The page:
Sheila Stearns: A good relationship between a chair and a president spreads confidence all through the rest of the board and the entire institution. And we all know how much more empowered we are in an organization that has confidence. You’re willing to take more risks. The board chair and the president, other board members, and senior administrators are more energized and willing to bring up sticky issues or to confront bad news. It’s like building a solid foundation to a structure: It makes the whole university stronger.

Long: What benefits for governance does the board chair-president relationship have if it works well? Conversely, if it’s weak or dysfunctional, how does it harm governance?

Alvin J. Schexnider: Cultivating the kind of relationship where the board chair and the president can be thought partners brings substantial benefits. In contrast, a weak or dysfunctional relationship creates an opportunity for governance to wander off the reservation, and people start behaving in ways that are not only inappropriate, but also potentially damaging to the institution.

Carol Christ: It’s challenging for any president to do well without a good relationship with the board chair. If you have someone in the crucial role of board chair who lacks confidence in the president and has a dysfunctional relationship with him or her, it’s hard for that president to succeed.

Jeffrey B. Trammell: If the relationship doesn’t work, one of two things is occurring: 1) There is no strategic plan or common vision, or 2) interpersonal and communications skills are lacking.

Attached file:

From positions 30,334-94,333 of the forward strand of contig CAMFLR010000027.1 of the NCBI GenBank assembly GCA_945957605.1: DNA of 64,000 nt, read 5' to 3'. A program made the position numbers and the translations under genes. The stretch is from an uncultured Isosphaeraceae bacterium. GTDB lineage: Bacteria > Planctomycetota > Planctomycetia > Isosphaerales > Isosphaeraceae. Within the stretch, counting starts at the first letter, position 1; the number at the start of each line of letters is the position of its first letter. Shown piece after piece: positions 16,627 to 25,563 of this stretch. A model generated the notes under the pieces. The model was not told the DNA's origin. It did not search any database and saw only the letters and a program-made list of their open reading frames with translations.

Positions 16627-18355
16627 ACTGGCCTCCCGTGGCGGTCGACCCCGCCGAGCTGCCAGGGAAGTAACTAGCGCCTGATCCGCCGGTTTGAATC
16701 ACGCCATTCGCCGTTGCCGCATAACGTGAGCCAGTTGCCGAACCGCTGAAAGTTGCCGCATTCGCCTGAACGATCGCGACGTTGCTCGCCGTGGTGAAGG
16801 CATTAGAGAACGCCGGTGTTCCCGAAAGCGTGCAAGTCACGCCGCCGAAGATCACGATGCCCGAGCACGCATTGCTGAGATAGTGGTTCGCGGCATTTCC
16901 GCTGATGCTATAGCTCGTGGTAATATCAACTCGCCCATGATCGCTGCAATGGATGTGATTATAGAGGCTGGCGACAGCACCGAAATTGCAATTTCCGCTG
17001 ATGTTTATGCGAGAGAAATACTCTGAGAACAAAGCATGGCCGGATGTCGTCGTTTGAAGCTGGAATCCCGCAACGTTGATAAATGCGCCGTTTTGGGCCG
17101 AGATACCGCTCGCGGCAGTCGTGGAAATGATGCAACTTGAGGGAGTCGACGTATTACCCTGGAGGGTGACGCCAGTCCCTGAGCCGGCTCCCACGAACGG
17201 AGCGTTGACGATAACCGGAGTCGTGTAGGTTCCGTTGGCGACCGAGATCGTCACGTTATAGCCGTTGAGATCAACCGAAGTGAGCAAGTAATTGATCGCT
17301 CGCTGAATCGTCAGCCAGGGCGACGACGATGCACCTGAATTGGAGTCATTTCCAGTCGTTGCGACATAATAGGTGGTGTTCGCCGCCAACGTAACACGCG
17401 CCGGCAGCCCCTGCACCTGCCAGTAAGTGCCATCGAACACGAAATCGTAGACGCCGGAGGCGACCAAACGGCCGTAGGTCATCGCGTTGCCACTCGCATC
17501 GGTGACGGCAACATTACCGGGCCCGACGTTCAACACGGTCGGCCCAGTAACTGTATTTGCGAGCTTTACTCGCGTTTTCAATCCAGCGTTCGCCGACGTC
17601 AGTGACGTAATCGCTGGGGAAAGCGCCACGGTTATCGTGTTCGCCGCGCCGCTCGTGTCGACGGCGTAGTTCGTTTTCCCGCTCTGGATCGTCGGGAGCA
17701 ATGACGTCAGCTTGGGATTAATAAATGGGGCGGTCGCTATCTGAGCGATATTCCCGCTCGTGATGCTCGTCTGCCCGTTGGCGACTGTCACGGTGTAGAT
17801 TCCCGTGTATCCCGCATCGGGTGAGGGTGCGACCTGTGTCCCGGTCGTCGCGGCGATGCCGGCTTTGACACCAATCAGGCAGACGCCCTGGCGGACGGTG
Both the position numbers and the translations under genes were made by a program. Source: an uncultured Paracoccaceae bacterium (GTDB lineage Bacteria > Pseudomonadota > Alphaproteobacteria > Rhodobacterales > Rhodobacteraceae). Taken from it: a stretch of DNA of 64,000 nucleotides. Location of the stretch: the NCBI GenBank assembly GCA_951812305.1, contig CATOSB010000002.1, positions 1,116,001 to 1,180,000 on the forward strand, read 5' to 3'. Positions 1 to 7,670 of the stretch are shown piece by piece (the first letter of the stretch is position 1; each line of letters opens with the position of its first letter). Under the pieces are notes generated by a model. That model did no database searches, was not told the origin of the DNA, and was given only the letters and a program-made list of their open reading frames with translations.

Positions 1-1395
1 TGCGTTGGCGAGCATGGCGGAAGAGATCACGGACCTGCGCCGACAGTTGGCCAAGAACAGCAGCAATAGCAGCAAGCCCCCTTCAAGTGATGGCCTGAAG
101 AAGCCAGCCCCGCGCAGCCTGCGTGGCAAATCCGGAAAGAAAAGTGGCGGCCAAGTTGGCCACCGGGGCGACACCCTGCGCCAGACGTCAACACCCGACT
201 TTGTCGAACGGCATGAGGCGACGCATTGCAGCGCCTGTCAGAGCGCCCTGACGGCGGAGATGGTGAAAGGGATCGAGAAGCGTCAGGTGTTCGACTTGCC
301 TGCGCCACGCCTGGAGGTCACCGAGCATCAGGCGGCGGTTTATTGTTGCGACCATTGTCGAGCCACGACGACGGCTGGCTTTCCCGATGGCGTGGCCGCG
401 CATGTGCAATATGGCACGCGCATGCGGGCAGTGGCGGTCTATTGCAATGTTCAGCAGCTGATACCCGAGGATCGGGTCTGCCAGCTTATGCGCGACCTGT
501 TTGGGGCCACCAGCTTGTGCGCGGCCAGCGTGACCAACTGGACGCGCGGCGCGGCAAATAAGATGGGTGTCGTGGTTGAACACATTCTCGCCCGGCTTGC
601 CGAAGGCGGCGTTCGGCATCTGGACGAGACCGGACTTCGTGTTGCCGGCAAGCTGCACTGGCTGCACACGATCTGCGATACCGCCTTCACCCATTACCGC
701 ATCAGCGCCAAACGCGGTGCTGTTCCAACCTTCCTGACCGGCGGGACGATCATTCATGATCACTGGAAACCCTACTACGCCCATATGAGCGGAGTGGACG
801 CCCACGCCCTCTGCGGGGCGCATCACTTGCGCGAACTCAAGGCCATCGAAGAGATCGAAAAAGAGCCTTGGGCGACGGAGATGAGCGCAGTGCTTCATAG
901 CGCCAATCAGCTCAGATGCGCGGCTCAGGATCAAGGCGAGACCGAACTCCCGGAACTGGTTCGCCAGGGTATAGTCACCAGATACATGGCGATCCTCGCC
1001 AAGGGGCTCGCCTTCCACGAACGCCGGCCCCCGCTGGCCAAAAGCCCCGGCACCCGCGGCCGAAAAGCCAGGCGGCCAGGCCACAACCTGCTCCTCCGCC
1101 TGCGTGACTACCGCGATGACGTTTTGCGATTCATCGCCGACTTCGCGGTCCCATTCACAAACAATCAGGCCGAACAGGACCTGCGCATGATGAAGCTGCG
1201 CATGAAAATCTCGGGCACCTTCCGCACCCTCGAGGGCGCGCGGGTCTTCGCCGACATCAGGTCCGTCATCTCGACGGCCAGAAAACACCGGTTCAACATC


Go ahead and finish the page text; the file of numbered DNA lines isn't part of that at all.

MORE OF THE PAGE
The failure to have a common, agreed-upon strategic direction means that every president and board chair who comes along will try to shape the institution according to his or her own vision rather than achieving consensus. So you spend your time fighting over questions like, “Are we going to diversify our academic offerings or not? Are we going to open a campus in Beijing or one in Mexico City?” You have to know where you’re going, what your goals are, and the timeframe you have for meeting them. Also, whether you’re a president, board member, or chair, if you do not develop strong personal relationships, you will not be effective.

Stearns: If the relationship is shaky, it promotes off-balance behavior by other actors. Let me give an example of an institution where the relationship between the board chair and the president was not strong. Because people lacked confidence that the president and the chair had their act together, everyone felt the need to freelance instead of working collectively. The other board members held secret meetings and felt that they should go on the campus and give advice here and there. Faculty members sat in the back of board meetings and snickered about what kind of fireworks they were probably going to see. As a result, the energy that the university badly needed to focus on big issues like what strategic direction to take was spent in unproductive ways.